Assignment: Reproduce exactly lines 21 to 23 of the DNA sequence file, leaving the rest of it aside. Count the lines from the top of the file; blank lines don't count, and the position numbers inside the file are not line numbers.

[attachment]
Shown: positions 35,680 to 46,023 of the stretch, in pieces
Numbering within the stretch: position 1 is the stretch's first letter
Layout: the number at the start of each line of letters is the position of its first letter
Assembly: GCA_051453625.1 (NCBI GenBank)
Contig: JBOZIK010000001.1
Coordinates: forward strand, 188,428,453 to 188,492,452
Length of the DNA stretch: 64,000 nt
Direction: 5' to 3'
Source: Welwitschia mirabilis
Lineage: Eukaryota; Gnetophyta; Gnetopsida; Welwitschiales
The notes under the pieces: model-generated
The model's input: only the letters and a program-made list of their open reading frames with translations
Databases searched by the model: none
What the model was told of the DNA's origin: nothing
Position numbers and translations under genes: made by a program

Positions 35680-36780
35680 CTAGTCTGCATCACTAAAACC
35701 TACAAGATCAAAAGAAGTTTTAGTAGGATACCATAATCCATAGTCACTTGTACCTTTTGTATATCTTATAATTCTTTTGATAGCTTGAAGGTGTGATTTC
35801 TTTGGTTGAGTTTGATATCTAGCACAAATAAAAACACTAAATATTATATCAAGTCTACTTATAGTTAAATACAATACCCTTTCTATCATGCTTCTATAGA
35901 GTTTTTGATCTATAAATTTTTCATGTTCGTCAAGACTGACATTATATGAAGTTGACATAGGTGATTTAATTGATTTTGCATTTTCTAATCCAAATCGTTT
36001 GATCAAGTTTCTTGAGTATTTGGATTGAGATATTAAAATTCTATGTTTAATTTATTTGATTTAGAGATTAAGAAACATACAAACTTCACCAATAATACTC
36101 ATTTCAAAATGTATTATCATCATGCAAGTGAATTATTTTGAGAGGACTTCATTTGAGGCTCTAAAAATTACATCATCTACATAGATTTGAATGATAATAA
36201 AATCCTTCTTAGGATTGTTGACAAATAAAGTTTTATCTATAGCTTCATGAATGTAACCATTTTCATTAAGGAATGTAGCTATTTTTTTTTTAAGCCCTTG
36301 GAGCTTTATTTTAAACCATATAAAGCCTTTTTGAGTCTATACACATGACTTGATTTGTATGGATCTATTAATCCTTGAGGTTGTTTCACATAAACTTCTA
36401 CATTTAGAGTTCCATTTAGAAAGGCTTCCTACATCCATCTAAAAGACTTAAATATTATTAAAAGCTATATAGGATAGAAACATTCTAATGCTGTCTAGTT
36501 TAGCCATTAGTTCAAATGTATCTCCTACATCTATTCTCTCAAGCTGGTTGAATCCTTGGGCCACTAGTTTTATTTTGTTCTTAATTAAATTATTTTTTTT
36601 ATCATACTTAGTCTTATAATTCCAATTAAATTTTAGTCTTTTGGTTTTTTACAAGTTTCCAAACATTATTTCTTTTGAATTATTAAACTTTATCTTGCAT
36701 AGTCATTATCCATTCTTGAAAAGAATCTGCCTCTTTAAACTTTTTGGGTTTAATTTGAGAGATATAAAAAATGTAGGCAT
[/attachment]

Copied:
36001 GATCAAGTTTCTTGAGTATTTGGATTGAGATATTAAAATTCTATGTTTAATTTATTTGATTTAGAGATTAAGAAACATACAAACTTCACCAATAATACTC
36101 ATTTCAAAATGTATTATCATCATGCAAGTGAATTATTTTGAGAGGACTTCATTTGAGGCTCTAAAAATTACATCATCTACATAGATTTGAATGATAATAA
36201 AATCCTTCTTAGGATTGTTGACAAATAAAGTTTTATCTATAGCTTCATGAATGTAACCATTTTCATTAAGGAATGTAGCTATTTTTTTTTTAAGCCCTTG